In Delhi, as in many other Indian cities, millions of men, women and children who live in slums and informal settlements haveto daily confront the lack of adequate sanitation facilities. These sanitation inequalities have a greater impact on the health and socioeconomic status of women and girls because of their greater social vulnerability to sexual violence; there is also the role played by biology in their need for privacy, safety and cleanliness. Men and boys, on the other hand, tend to use public urinals and open defecation (OD) sites generally more frequently, because their need for privacy during these sanitation activities is not such a cause for concern. In addition, women and girls are forced every day to risk using precarious spaces for their sanitation activities that may expose them to gender-based violence and harassment and not satisfy their biological and socio-cultural needs. These urban sanitation inequalities also negatively impact the time women have available for paid employment as well as their daily domestic responsibilities, as they have to spend each morning queuing for toilets or getting up earlier to go with other women to OD sites. For adolescent girls this can often mean being late for school, which threatens their education and future life choices.
India failed to meet Millennium Development Goal No. 7 (adopted by the United Nations in 2000) relating to halving the proportion of people without access to basic sanitation. In terms of toilet usage across India, the Census 2011 found that 81 percent of urban households had a private toilet or latrine. But when it came to slum households, only 66 percent had a toilet, meaning that 34 percent had to either use a community or public toilet or resort to OD (Ministry of Housing and Urban Poverty Alleviation & National Buildings Organisations 2013, p. 60). In reality, there are an estimated 41 million urban dwellers still practising OD because of a lack of access to improved sanitation (WaterAid 2016). OD is a compulsion, not a choice, and creates particular risks and imposes a variety of harms upon women and children that men and boys do not suffer.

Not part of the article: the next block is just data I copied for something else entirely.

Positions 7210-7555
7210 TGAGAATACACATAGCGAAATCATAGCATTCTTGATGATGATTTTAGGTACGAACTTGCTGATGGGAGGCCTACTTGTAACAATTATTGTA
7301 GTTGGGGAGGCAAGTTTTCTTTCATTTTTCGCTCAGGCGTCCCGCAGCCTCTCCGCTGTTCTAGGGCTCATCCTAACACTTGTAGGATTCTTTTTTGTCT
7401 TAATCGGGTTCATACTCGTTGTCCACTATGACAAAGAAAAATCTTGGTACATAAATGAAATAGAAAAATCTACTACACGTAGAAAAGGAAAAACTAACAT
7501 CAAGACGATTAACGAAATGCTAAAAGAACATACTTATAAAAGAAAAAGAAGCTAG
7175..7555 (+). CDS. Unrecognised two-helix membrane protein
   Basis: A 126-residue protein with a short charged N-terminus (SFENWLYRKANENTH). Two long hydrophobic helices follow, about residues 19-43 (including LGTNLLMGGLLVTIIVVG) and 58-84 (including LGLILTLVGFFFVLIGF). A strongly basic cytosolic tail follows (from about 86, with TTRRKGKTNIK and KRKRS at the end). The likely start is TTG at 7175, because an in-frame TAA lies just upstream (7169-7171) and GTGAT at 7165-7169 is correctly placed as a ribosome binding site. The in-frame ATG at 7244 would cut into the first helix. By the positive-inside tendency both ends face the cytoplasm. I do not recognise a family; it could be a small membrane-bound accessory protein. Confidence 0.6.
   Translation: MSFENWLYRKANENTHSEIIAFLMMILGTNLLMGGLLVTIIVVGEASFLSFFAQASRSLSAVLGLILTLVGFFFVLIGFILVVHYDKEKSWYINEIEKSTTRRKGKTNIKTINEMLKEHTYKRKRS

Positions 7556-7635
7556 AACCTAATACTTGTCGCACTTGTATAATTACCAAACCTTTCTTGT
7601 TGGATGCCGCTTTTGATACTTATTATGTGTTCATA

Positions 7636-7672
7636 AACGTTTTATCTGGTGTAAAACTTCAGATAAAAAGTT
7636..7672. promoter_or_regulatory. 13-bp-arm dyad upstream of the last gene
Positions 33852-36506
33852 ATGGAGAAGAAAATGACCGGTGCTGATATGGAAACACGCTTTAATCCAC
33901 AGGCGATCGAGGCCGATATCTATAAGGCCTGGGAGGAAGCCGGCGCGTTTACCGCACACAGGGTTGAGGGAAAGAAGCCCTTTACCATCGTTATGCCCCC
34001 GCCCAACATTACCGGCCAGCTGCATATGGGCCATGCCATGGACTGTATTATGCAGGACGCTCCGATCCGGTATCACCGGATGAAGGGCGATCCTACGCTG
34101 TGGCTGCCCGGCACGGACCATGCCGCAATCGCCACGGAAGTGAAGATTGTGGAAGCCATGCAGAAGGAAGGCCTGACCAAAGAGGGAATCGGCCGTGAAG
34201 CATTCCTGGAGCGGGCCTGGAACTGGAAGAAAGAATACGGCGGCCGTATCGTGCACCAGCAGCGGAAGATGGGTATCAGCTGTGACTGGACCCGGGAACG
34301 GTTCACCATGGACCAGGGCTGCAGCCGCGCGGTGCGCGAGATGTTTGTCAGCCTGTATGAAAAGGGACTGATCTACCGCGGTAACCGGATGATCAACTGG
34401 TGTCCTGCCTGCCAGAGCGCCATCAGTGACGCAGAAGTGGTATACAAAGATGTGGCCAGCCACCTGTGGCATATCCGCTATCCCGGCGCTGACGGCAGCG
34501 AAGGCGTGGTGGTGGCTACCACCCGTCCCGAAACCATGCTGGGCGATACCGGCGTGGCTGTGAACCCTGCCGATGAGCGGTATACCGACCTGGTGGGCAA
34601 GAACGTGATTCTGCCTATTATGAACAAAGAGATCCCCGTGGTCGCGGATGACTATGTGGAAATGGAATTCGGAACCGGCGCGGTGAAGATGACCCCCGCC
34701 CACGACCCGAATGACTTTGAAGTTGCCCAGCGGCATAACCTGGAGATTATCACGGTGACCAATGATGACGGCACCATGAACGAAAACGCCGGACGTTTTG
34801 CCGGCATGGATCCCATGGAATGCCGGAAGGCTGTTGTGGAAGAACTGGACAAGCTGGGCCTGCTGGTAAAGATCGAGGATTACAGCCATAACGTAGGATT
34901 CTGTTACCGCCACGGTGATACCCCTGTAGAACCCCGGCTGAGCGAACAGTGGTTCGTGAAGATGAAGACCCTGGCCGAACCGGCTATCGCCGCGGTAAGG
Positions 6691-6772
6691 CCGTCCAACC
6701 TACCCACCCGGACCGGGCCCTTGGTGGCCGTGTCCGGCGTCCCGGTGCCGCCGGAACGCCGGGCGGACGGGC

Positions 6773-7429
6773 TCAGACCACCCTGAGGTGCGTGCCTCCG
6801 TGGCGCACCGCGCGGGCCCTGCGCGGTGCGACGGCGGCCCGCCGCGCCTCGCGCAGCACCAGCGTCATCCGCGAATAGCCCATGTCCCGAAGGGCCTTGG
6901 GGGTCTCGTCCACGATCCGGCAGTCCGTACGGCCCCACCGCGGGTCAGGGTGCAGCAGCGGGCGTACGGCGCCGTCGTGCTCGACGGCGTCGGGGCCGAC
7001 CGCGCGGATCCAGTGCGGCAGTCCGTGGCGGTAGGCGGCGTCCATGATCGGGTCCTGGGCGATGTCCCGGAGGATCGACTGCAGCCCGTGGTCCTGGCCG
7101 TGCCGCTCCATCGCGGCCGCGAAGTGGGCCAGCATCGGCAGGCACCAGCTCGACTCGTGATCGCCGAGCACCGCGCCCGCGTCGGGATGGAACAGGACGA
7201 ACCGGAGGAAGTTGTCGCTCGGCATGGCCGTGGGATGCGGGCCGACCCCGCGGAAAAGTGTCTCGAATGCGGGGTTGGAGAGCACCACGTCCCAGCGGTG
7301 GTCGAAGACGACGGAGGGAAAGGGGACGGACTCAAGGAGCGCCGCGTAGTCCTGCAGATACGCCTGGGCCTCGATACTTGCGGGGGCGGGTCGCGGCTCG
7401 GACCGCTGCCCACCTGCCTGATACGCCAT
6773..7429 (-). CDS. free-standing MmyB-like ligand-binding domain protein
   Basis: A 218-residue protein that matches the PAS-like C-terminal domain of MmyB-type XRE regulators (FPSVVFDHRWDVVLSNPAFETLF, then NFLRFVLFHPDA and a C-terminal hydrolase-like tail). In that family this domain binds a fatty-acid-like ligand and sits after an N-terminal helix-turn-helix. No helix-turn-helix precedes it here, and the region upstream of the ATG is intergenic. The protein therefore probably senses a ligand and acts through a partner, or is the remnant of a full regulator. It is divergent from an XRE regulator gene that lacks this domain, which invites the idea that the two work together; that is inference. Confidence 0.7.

Who or what is responsible for such socioeconomic consequences of the lack of adequate sanitation infrastructure in Indian cities which perpetuate gender inequalities? How do harms like gender-based violence impact the everyday lives of women and girls living in slums in particular? This project report examines these issues using the notion of infrastructural violence and then examines the harms and suffering caused by a lack of sanitation infrastructure in two long-established localities in Delhi: Mangolpuri and Kusumpur Pahari. Mangolpuri is a resettlement colony in the northwest region of Delhi with an estimated population of more than 350,000. It is interspersed with eight JJCs clusters of varying sizes. Kusumpur Pahari is located in the heart of south Delhi, near Jawaharlal Nehru University, and now has five blocks of JJCs and an estimated population of nearly 50,000.